Sport’s beauty, too, is in the eye of the beholder

A narrow view of ‘sport’ can often leave the potential enthusiast thinking there is nothing to do. There is always something to do, that’s the beauty of this sport life.

A narrow view of ‘sport’ can often leave the potential enthusiast thinking there is nothing to do. There is always something to do, that’s the beauty of this sport life.

By Colin Regan

One of the first things my class did in when I was studying my Masters in Sport Management in UCD last year was to engage in a debate about what sport was. For some it was a more formal concept – organised activity involving rules and competitions that resulted in a clear winner. For others – including myself – it was a more informal idea of activity engaged in for mental and physical enjoyment and stimulation.

Of course that led to the inevitable debate around sports such as darts, snooker or shooting. While there isn’t a lot of physical exertion required in those activities there is considerable skill involved. As far as I’m concerned if it floats your boat and gets you out of a chair then it’s a good idea.

My favourite craze at the moment and something I’m dying to try out at home is bouldering. It’s a form of rock climbing limited to very short intensive climbs over boulders that have a ‘crash pad’ or ‘bouldering mat’ so if you do take a tumble it won’t be too far down. (I forgot to mention you don’t use climbing ropes.) It’s all about speed, dexterity, some explosive strength and doing what we all used to do as kids around Leitrim before they ever put a name on it. A check of any of the many climbing and bouldering websites and forums on the internet will throw up numerous Leitrim sites where enthusiasts and beginnings alike are catching their thrills. Glenade and the Horseshoe range have a number of options, but do remember there is some risk involved in even this adjusted form of rock climbing so check all potential sites out beforehand and never climb alone. (If you happen to be in the capital any time check out the incredible new Gravity Climbing Centre in Inchicore [] and you’ll get a taste for what it’s all about and what’s involved.)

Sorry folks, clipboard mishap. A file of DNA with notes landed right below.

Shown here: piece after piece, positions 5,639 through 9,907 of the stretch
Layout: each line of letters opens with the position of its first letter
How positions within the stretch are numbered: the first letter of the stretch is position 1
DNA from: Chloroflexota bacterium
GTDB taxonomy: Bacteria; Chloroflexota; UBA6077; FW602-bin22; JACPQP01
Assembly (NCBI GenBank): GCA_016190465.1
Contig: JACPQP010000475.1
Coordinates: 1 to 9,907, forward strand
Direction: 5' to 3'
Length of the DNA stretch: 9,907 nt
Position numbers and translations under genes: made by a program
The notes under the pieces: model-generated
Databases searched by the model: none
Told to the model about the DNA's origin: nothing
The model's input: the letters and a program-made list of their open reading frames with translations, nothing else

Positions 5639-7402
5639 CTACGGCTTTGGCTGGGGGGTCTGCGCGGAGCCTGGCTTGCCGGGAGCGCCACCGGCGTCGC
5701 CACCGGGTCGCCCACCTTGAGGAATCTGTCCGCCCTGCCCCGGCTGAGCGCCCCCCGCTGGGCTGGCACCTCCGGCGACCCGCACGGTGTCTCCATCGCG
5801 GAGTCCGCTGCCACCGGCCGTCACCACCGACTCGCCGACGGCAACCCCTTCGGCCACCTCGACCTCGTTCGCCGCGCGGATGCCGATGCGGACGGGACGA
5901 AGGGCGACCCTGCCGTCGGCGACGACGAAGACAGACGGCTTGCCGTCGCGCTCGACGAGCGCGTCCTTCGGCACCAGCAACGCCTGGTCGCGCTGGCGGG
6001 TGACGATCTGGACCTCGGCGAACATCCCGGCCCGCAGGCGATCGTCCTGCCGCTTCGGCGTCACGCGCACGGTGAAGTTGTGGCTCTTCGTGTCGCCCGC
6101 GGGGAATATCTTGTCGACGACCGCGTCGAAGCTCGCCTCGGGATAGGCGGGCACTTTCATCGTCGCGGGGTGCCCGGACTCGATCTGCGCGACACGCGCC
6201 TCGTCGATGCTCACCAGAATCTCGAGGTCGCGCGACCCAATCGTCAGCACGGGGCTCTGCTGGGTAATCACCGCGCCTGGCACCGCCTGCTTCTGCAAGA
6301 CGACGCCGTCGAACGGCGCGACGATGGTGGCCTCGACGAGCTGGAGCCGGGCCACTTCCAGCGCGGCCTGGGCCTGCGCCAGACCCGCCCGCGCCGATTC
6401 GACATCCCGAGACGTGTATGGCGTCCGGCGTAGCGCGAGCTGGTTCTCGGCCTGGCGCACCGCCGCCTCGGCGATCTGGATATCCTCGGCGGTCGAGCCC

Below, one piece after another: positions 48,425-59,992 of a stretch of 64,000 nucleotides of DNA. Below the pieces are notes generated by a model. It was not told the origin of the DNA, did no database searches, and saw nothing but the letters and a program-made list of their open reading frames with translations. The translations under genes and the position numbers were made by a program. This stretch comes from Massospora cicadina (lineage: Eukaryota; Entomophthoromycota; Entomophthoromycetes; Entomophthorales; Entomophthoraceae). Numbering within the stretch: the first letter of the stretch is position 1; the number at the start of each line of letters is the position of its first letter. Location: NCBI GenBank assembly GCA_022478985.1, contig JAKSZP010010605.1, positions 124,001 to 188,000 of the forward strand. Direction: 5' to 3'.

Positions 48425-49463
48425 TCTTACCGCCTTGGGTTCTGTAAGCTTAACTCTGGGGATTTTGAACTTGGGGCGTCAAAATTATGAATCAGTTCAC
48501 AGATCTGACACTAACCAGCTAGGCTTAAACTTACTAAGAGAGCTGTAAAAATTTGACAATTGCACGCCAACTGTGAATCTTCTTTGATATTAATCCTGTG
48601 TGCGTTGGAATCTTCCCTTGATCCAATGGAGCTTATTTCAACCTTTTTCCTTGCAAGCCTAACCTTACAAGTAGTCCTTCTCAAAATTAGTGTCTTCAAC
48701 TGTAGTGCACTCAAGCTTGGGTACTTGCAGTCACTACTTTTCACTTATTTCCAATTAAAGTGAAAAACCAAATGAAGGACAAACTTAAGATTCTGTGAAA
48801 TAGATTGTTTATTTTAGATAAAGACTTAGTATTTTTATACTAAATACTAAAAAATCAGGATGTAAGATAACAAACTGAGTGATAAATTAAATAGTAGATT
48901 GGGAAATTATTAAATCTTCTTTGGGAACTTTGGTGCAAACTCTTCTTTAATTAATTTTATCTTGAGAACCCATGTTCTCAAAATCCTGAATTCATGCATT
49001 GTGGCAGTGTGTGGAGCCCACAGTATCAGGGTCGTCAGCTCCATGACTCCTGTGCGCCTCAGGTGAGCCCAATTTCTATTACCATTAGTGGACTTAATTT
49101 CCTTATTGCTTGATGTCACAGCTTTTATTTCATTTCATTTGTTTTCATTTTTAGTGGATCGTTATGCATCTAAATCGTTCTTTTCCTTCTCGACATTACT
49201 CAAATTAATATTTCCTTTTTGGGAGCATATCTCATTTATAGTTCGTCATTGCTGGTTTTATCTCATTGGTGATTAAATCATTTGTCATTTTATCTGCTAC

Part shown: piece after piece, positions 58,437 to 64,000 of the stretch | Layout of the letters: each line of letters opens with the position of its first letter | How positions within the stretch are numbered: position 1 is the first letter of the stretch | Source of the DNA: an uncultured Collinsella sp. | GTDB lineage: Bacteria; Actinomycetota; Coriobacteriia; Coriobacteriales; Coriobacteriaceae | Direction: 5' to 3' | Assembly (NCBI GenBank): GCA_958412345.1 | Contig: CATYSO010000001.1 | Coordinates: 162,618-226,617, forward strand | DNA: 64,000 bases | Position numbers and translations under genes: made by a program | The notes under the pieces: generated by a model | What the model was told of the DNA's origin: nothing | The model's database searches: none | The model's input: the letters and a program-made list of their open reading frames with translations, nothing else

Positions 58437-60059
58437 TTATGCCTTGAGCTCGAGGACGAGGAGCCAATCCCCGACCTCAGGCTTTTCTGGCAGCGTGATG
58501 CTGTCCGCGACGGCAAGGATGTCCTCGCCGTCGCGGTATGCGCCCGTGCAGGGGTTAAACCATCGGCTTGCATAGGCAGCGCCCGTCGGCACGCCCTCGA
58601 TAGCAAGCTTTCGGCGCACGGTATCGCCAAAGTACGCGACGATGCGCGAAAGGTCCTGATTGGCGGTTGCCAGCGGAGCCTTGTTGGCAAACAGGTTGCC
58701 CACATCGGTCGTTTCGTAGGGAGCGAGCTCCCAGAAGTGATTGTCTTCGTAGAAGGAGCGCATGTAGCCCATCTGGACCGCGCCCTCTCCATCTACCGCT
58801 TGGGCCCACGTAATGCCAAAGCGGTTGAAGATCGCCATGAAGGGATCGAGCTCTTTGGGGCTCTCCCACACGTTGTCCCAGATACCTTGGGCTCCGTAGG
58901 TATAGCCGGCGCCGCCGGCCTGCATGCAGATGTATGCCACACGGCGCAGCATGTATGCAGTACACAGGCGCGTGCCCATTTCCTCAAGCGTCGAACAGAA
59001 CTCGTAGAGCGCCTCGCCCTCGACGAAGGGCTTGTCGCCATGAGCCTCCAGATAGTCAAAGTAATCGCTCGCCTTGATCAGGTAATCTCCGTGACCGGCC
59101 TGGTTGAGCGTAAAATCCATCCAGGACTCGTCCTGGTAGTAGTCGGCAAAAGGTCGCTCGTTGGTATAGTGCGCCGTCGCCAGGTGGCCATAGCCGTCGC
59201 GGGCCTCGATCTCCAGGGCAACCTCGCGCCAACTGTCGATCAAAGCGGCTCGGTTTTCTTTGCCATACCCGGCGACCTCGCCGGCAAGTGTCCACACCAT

Leitrim really is one of Ireland’s best kept secrets when it comes to the terrain and countryside at our disposal, and a lot of what people chose to do with their spare time can challenge our occasionally restricted concepts of sport. The Holy Soles walking group in Manorhamilton recently hosted a very successful North Leitrim Glens Hillwalking Festival over the Easter weekend with an array of walks for all fitness levels catered for (not to mention some good food, music and even a disco included in the programme of events.) If you have lived all your life in Leitrim and have never looked over the county from the vantage point of Ben Whiskin or walked around the disused ruins of the Barite mines on Benbulben then you are missing one of the country’s greatest vistas.

The other thing we have in abundance, of course, is waterways. This has long been known to anglers and fishermen from Ireland, Europe and beyond, but they are also home to many a sportsman and woman. One of my real regrets from when I lived in Carrick-on-Shannon was that I didn’t have the time to explore the potential of Carrick-on-Shannon Rowing club. Rowers are amongst the fittest athletes around, often positioned only second to cross-country skiers in terms of cardiovascular fitness and endurance. Plus, I always admired the somewhat masochistic tendencies rowers seem to possess around training: the unearthly early starts, the gruelling workouts and so on.

The club is booming at the moment and rightly so, knowing some of the great work members are doing behind the scene to train young members and promote the club’s activities and growth. In fact, they have become a victim of their own success and now require expansion to cater for their swelling membership. You could do a lot worse than contribute to a) their problem, by becoming an active member and take up some more of their valuable room, and b) their solution by supporting their ‘Buy a Brick’ fundraising campaign. More details on how to do both can be found at